A federal appeals court has given Viacom a second chance to prove its copyright infringement claims against Google's YouTube, reviving a high-stakes battle between entertainment companies and Internet entrepreneurs over "user-generated content" sites. The decision Thursday by the 2nd Circuit Court of Appeals was a partial win for both sides, but it left a few important issues unsettled as it tried to strike the right balance between competing interests.
Viacom — a giant entertainment conglomerate whose assets include Paramount Pictures and Comedy Central — alleged that YouTube made more than 60,000 snippets of its content available for free, damaging the market for its movies and TV shows. As with so many disputes between copyright holders and tech companies, Viacom's lawsuit against YouTube hinges on the question of how much the website's employees knew or should have known about the files that users were uploading. The 1998 Digital Millennium Copyright Act shields online companies from liability if they don't have actual knowledge of copyright infringements and aren't aware of "facts or circumstances" that make infringements apparent. But copyright holders and tech companies have fought strenuously over how broad those safe harbors should be.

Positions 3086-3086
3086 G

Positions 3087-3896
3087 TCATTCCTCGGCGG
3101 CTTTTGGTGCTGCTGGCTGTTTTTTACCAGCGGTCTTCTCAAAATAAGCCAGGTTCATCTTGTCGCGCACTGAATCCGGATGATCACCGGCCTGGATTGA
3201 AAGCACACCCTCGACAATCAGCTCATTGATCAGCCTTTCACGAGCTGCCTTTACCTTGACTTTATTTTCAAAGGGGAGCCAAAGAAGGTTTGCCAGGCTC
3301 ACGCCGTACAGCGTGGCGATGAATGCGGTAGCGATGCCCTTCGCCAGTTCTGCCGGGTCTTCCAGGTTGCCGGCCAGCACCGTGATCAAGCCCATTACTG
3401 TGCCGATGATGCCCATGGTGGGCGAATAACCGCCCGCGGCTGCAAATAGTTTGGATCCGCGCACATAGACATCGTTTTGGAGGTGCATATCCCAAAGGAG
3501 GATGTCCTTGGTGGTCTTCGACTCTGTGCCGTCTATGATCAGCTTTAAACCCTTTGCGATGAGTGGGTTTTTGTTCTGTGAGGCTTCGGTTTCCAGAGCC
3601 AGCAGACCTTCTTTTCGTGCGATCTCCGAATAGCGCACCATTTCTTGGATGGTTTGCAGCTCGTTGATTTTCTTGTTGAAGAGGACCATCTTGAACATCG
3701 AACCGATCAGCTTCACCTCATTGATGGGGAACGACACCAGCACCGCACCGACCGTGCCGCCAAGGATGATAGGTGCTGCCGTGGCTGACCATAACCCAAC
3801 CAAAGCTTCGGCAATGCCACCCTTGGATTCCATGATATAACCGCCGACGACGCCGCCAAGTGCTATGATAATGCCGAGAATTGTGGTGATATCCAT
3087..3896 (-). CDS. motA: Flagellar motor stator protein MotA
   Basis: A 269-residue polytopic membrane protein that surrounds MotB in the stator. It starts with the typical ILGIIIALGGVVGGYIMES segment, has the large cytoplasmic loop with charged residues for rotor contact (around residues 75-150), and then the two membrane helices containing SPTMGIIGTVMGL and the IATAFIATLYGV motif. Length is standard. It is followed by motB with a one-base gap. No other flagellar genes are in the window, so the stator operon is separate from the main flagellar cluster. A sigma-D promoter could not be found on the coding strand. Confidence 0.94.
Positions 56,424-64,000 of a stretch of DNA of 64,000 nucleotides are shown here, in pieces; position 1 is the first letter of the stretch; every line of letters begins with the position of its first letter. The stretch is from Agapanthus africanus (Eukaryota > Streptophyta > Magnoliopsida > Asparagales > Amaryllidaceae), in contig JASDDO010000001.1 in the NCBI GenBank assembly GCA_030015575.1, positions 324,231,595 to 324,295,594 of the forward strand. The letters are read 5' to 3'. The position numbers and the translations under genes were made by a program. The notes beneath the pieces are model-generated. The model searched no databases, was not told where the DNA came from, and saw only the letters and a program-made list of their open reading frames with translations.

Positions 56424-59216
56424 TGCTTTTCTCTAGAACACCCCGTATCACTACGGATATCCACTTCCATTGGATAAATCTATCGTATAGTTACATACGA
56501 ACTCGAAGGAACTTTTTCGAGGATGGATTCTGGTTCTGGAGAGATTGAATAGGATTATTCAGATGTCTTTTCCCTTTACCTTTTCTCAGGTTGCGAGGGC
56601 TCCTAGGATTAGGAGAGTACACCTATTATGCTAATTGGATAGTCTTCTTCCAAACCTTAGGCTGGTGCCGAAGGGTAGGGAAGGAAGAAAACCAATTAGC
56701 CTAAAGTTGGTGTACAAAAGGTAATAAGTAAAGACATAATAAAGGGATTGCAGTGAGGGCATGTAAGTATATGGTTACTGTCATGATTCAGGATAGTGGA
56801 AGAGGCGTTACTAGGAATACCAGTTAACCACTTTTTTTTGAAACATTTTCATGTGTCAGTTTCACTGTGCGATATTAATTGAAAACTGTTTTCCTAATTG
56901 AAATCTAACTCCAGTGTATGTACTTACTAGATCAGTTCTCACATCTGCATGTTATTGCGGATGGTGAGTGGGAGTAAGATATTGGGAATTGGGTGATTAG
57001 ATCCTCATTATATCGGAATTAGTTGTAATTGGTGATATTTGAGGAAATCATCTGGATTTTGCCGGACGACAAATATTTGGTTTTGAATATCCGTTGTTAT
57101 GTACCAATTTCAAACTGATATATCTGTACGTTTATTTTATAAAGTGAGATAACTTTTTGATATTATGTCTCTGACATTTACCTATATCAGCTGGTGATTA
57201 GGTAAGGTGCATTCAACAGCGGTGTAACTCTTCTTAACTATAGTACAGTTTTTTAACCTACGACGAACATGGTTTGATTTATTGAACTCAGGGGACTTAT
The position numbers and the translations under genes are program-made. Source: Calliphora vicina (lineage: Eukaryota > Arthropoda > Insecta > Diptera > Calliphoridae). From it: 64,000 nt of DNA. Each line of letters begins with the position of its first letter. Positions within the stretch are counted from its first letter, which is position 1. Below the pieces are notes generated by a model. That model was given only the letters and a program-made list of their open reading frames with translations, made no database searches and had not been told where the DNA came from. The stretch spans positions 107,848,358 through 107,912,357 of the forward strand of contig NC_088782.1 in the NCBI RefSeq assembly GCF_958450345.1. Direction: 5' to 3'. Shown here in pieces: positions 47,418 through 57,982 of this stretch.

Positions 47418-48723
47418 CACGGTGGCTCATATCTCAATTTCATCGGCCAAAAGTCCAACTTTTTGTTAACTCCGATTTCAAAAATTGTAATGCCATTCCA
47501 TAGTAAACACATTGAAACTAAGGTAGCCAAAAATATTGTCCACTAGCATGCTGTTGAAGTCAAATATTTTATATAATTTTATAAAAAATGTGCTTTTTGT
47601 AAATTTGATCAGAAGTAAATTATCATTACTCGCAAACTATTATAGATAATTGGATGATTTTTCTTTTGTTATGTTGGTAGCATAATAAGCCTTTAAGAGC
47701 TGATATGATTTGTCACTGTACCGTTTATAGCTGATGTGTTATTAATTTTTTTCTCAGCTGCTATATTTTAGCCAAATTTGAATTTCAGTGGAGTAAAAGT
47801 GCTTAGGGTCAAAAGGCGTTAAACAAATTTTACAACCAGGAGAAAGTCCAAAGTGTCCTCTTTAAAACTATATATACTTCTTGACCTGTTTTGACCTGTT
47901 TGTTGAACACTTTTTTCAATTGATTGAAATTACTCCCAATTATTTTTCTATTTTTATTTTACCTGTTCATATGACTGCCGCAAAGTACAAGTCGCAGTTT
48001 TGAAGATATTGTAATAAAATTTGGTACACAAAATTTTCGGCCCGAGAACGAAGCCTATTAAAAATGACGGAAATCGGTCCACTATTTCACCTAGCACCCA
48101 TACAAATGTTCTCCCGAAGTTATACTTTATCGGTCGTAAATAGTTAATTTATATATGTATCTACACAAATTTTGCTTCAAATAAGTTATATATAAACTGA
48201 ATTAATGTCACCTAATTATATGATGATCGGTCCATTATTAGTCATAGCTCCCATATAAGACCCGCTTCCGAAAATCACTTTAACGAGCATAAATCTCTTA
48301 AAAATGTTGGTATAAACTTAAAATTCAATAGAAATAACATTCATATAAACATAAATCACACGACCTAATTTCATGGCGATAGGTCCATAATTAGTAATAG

Viacom and its allies in the case, including sports leagues, record companies and movie studios, point to internal YouTube e-mails and other evidence showing that company executives knew about pirated material on the site but didn't act promptly to block or remove it. But a U.S. District Judge threw out Viacom's claims almost five years ago, finding that YouTube qualified for the 1998 law's safe harbors because it promptly removed the files that Viacom specifically identified as infringing.